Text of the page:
I can't remember who told me this when I was in college, but I remember how much it stopped me in my tracks.
Be careful not to live your life on autopilot. Otherwise, you'll drift through each day in a daydream until, one day, you'll blink and wake up 40.
I recently celebrated my 39th birthday, so these words are particularly apropos. I've long known the value of things like living a purpose-filled life and the power of building momentum through unwavering habits.
And still, it's easy to get distracted in life. One day you take a small diversion off the straight and narrow and blink. You find yourself X days, weeks, months, years, or a decade later still lost in a rabbit hole while the path you were walking awaits you.
This is not a time to beat yourself up. It happens to the best of us, even when we have good intentions. For me, writing is one of my passions. I know the value of honing this craft daily (even if it's not for public consumption). The more I write, the more I strengthen this muscle, and the more creative I become (among other benefits).
And yet if you were to tab through my website, you will see a consistent pattern. There will be bursts of time where there are regular posts, and then there are huge gaps. This is where life gets busy, or I overcommit to too many things. The urgent takes precedent over the important. Or I try to do so much that my body eventually gets exhausted, and I get sick, forcing me to reset and re-evaluate priorities.
I've hit the reset button so many times that I have lost count. This is not a self defeatist statement. It's more an observation that I keep in mind as new opportunities come my way. Can I add this while still keeping my commitments to myself? My wife? My kiddo? My company? It's a hard discipline because my ambition almost always exceeds my (current) capacity.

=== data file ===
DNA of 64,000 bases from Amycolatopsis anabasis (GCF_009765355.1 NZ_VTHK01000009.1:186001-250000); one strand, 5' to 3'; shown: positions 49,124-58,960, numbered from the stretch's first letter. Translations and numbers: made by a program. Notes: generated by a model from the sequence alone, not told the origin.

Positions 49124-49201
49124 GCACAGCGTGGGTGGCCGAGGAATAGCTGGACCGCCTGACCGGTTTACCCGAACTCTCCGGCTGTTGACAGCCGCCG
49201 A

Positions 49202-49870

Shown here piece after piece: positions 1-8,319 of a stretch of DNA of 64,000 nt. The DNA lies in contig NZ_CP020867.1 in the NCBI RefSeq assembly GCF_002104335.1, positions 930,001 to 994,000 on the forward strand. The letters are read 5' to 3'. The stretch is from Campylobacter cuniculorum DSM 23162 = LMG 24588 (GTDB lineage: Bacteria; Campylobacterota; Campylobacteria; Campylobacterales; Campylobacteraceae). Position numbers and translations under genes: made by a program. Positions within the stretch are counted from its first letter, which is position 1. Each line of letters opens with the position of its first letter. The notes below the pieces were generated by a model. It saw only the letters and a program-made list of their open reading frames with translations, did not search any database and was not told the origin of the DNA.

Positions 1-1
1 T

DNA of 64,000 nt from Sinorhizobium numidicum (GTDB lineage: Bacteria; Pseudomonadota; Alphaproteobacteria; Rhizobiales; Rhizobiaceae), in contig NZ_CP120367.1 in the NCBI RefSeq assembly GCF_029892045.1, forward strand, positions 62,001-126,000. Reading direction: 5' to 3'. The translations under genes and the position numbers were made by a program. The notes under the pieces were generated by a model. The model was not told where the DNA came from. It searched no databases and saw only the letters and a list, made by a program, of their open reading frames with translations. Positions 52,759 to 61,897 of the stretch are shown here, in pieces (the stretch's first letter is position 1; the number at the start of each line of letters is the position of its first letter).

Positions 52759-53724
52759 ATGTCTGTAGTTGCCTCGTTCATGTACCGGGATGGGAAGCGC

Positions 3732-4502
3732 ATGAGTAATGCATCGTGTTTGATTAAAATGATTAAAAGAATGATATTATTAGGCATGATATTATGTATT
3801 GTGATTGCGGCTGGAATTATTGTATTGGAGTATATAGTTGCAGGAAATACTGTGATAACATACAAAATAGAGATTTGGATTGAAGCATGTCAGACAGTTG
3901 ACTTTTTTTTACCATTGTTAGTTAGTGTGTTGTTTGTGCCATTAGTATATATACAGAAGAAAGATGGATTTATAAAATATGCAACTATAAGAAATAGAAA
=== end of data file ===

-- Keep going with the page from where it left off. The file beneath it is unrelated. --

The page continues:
Still, as I enter the last lap around the sun before I turn 40, I keep the sage advice in mind… to not let myself slip into autopilot. To live intentionally versus become reactive to life and enter a sleepwalk.
You can hit the reset button too. And we're all going to mess up and slip into old patterns again and again. So it's OK to keep hitting the reset button until you find yourself sticking to the straight and narrow and saying no to all the alluring yet unnecessary side quests of life.
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About Rick Manelius
Quick Stats: CTO of Contact Mapping. Author of Winning the Lottery Within. Graduated from MIT in '03 (BS) and '09 (PhD). Life hacker and peak performance enthusiast. This blog is my experiment in creative writing, self-expression, and sharing what I've learned along my journey. For more information, read my full bio here or contact me.